For Your Consideration
Warner Bros. // PG-13 // $27.98 // February 20, 2007
Review by Daniel Hirshleifer | posted March 3, 2007
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The Movie:
For years, Christopher Guest and Eugene Levy, along with an ever-increasing cast of regulars, have been lampooning the crazy lengths we go for the things we want. Starting with Waiting For Guffman, the group has taken potshots at increasingly higher profile groups. And now, with For Your Consideration, they finally set their sights on the biggest fish of them all: Hollywood. In a way, this film brings Guest's career full-circle, while at the same time introducing new elements into his successful formula.

The film centers around the production of a small, out of the way picture called Home For Purim. Starring a collection of would-be acting legends and some up-and-comers, no one has terribly high hopes for the picture. It's a bit of a last chance for actress Marilyn Hack (Catherine O'Hara), who had some notoriety early in her career, but has since fallen into obscurity. Similarly, Victor Allan Miller (Harry Shearer), best known for playing a wiener on TV commercials, hopes this film will boost his profile as a serious actor. As the production progresses, word gets out that Marilyn might get an Oscar nomination for her role. From there, the accolades blossom to include Victor and Callie Webb (Parker Posey), much to the delight of the film's publicist (John Michael Higgins), as well as Miller's agent (Eugene Levy). But how will the prospects of fame affect the people in the limelight?

It's easy to accuse Guest's films as being nothing but a series of inside jokes, but over the course of their four movies together, Guest and Levy have focused more and more on the storylines. So much so that their last outing, A Mighty Wind strained against the mockumentary format that Guest had used since he starred in This Is Spinal Tap. This time around, the film, while not tightly plotted, plays as straight fiction. This allows Guest to focus on a smaller group, instead of trying to force everyone into starring roles.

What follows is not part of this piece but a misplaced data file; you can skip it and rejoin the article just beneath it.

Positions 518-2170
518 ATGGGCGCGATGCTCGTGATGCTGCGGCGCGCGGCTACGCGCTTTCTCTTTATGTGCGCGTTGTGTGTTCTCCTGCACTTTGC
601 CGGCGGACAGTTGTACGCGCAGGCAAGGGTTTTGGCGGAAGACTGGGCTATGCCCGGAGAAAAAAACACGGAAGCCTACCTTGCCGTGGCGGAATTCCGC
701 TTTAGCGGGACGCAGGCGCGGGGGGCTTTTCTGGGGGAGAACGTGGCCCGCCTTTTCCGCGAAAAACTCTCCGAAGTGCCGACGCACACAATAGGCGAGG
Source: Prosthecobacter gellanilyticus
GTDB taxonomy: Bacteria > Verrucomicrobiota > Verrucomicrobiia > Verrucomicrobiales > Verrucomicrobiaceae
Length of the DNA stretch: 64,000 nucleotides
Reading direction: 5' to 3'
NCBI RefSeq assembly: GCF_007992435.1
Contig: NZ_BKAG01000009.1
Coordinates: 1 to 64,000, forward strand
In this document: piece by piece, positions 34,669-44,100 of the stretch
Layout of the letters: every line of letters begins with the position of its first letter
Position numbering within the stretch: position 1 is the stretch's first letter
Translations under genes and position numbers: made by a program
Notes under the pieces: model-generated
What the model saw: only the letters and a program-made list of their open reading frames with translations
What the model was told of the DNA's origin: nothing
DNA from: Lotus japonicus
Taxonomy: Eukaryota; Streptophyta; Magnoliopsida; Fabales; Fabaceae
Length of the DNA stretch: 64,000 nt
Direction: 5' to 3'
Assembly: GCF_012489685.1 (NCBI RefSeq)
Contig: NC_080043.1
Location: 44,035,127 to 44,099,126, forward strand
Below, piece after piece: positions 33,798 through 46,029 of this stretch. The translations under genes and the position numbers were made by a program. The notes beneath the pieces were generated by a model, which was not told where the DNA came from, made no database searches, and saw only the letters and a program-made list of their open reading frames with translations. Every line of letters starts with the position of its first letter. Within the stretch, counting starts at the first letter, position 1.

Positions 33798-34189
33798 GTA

The real stars of the piece are Catherine O'Hara and Harry Shearer as Marilyn Hack and Victor Allan Miller. O'Hara has been with the group since Waiting For Guffman, and has had a varied career otherwise, as well. Here she gives one of her best performances. As Marilyn Hack, she goes through an incredible emotional (and physical) transformation, from humble actress who knows she will never gain any recognition for her work to a glory-hound who thinks of nothing but that little golden statue. Shearer goes through his own metamorphosis; one that absolutely does not suit his character (which is what makes it so funny).

Of course, this being a Christopher Guest project, the cast extends far beyond the two leads, with more names than I could list here, but includes Eugene Levy, Fred Willard, Parker Posey, Ed Begley Jr., Michael McKean, John Michael Higgins, Michael Hitchcock, Jane Lynch, and Christopher Guest himself. To say that this group is hilarious is an understatement. This may be the funniest collection of people working in movies today. Whenever they get together to make a film, it's an event.